Updated: Aug 10, 2020
A couple of titles I came across recently on my news feed prompted me to write about how living with chronic illness is a burden that degrades the quality of your life. The first one was:
"Life after ventilators can be hell for coronavirus survivors". (https://www.bloomberg.com/news/articles/2020-04-24/life-after-ventilators-can-be-hell-for-coronavirus-survivors).
This article discusses the long battle many face after being supported on a ventilator - the article clearly is written in the context of the coronavirus pandemic which struck the planet in 2020. However it brings to light more than that. Among those who are lucky enough to survive their time on the ventilator - and that track record is dismal in itself - there is a much longer, insidious battle that awaits: Recovery. For many it takes a long time and some may never recover fully.
Allow me a moment to recognize that artificial ventiliation is indeed an intervention that can allow a person to cling to life just a bit longer giving the rest of the body a chance to survive. It is however, very, very far from ideal.
The longer you are hooked up to a ventilator, the more you can struggle after it is removed. While ensuring oxygenation of the blood, it also inflicts damage in the lungs - scarring can develop and the architecture of the lungs can permanently change. The tube itself can cause difficulty swallowing and talking after it is removed, and the metabolic damage wastes away at your muscle mass making the person profoundly weak. They may not even have the strength to roll over in bed.. never mind walk nor perform any usual daily activities, driving, grocery shopping - even eating and bathing on their own. It is also known to cause cognitive impairment - to differing degrees - and not all blatantly obvious.
The greatest damage I would argue - is when your ability to think and care for yourself is "good enough" that the disability is not visible. You may be able function on a daily basis but the level of productivity and skilled performance is diminished just enough that you struggle to earn a living and care for your family. You lack recognition. Add in the often-present chronic pain. It is easy for a person in this situation to remain stuck in life - a burden on loved ones for help: financially, physically or both.
Cue: Conflict. Family feud. Loss of your career. And maybe more…. Homelessness?.. Depression ??……. Suicide?…
If the experience in hospital wasn't traumatic for you, facing future life under such circumstances hits hard even on the most resilient mind.
For those of me who know me - this is my story.
But I am lucky. I have knowledge. I have a nearly indestructible mindset. I have patience. I am most certainly not suicidal.
Nonetheless, if I could go back in time and choose not to live in this condition, I would very much think twice. Is all this suffering worth it? Do those moments of peace and joy that I experience justify all the rest? I was never given the choice. Yet, if I could have chosen, it is very possible I would have chosen not to live. I would have chosen that because I had already been though it for years. The struggle was constant. And I just didn't have the desire to fight an even tougher battle than before. So against my wishes my family chose to save me when I was unable to speak for myself. I often felt that I am now here for the pleasure of others, not for my own.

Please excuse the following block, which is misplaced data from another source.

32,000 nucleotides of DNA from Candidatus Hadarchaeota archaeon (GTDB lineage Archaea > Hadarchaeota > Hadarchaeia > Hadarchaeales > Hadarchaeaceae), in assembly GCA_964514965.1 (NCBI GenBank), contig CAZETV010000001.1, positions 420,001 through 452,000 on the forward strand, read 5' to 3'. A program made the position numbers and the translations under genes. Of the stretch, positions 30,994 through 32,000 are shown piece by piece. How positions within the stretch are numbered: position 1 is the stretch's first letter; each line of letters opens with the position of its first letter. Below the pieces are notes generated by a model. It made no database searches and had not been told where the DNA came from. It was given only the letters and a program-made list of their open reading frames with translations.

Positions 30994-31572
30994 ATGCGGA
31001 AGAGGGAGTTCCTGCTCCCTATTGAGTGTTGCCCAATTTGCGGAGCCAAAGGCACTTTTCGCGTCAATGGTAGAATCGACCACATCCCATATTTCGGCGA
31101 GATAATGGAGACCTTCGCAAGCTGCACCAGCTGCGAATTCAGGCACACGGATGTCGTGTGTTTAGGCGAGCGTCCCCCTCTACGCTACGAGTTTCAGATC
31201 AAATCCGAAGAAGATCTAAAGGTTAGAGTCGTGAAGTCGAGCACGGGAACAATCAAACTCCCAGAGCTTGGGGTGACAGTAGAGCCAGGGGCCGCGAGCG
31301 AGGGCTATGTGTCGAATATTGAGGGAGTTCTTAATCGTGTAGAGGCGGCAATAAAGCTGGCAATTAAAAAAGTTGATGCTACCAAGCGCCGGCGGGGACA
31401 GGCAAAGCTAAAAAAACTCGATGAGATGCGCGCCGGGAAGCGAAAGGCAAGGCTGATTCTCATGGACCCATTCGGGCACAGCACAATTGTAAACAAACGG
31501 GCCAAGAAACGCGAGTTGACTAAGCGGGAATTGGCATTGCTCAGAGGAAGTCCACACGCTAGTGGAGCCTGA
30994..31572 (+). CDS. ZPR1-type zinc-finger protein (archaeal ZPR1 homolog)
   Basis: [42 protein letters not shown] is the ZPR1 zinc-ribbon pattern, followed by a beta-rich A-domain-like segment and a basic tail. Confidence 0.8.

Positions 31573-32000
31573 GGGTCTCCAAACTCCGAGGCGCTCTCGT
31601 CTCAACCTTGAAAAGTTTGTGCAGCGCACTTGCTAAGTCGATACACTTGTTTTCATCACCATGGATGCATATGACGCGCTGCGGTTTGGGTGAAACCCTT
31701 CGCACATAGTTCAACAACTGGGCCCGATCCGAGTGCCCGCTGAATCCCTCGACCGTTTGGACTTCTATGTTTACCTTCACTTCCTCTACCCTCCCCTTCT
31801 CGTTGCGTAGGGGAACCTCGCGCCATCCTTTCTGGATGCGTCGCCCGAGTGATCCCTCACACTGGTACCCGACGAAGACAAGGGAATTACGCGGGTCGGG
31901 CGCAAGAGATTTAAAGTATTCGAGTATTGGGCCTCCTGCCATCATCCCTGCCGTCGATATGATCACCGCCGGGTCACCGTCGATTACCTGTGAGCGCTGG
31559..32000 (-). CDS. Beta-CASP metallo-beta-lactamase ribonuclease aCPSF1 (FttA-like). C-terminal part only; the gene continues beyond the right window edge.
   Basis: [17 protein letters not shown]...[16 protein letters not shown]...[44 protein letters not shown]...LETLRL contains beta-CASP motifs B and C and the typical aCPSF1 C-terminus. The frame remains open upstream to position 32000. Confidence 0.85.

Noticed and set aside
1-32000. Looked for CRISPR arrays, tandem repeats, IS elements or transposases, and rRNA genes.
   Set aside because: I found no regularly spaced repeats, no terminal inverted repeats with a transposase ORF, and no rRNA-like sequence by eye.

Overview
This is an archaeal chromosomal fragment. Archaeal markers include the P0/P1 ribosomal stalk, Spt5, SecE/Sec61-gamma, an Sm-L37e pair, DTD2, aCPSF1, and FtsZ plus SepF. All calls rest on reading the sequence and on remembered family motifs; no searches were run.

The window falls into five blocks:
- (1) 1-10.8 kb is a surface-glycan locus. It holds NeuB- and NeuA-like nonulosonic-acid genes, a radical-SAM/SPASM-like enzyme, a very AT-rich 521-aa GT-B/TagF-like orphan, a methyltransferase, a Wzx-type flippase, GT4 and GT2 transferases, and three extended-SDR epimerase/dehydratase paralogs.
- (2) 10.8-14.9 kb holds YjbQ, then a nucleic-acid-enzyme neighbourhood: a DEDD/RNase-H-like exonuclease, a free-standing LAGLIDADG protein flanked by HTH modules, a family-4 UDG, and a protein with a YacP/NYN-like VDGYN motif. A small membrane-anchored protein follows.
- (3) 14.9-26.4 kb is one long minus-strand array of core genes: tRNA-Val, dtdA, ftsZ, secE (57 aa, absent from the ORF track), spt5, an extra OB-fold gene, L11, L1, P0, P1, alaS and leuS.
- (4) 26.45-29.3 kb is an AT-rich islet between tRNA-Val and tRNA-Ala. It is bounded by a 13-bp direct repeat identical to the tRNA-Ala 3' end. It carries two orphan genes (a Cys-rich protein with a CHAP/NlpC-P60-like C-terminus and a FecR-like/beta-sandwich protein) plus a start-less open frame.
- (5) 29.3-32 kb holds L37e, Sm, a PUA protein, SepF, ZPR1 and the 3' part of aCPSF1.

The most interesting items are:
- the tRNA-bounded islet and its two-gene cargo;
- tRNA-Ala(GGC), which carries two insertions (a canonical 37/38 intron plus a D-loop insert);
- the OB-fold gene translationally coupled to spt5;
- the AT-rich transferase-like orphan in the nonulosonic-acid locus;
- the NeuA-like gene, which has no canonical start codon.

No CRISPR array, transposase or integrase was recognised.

Since it was the case, I still have duties. I cannot quit. And since it was the case, I’m doing what I can to make it better.
But what if the person going through it didn't have my strength? My beliefs, My knowledge?
I came across the following article on yahoo:
"Patient facing life with stoma bag should be allowed to die, judge rules." (https://www.telegraph.co.uk/news/2020/06/04/patient-facing-life-stoma-bag-should-allowed-die-judge-rules/)
This is the story of a young man, age 34 who has been struggling with illness for 10 years, most of his adult life. How can he ever live his life with a stoma bag that he must use to collect his urine and faeces, especially since it isn’t even certain he would recover from the surgery or how long he would live thereafter.
How could you ever choose to live as a permanent cripple, dependent on others, with slim chances of finding a partner to share your life, having a meaningful career, a family of your own?
It is sooooo relatable. Facing such a choice, who would choose to live? For what? Why struggle? Why suffer the pain? There could be an easy way out. If he were choosing it to reduce his "inevitable" suffering, I could understand.
Yet, I still have some problems with this young man's choice.
By reading between the lines I have a strong suspicion that he is missing some fundamental truths: As a human he has inherent value, no matter what the conditions, no matter the circumstances.
The assumption that a person who has a physical handicap is not "capable" or "worthy" of love is simply wrong. He could still find a place in this world although I understand is may be very hard. And I suspect his mind is telling him the false story that he could never, ever improve his condition.
As long as there is a single breath left in your body, there can still be hope.
Be RESILIENT. Power to REAL science. Power to BIOHACKING.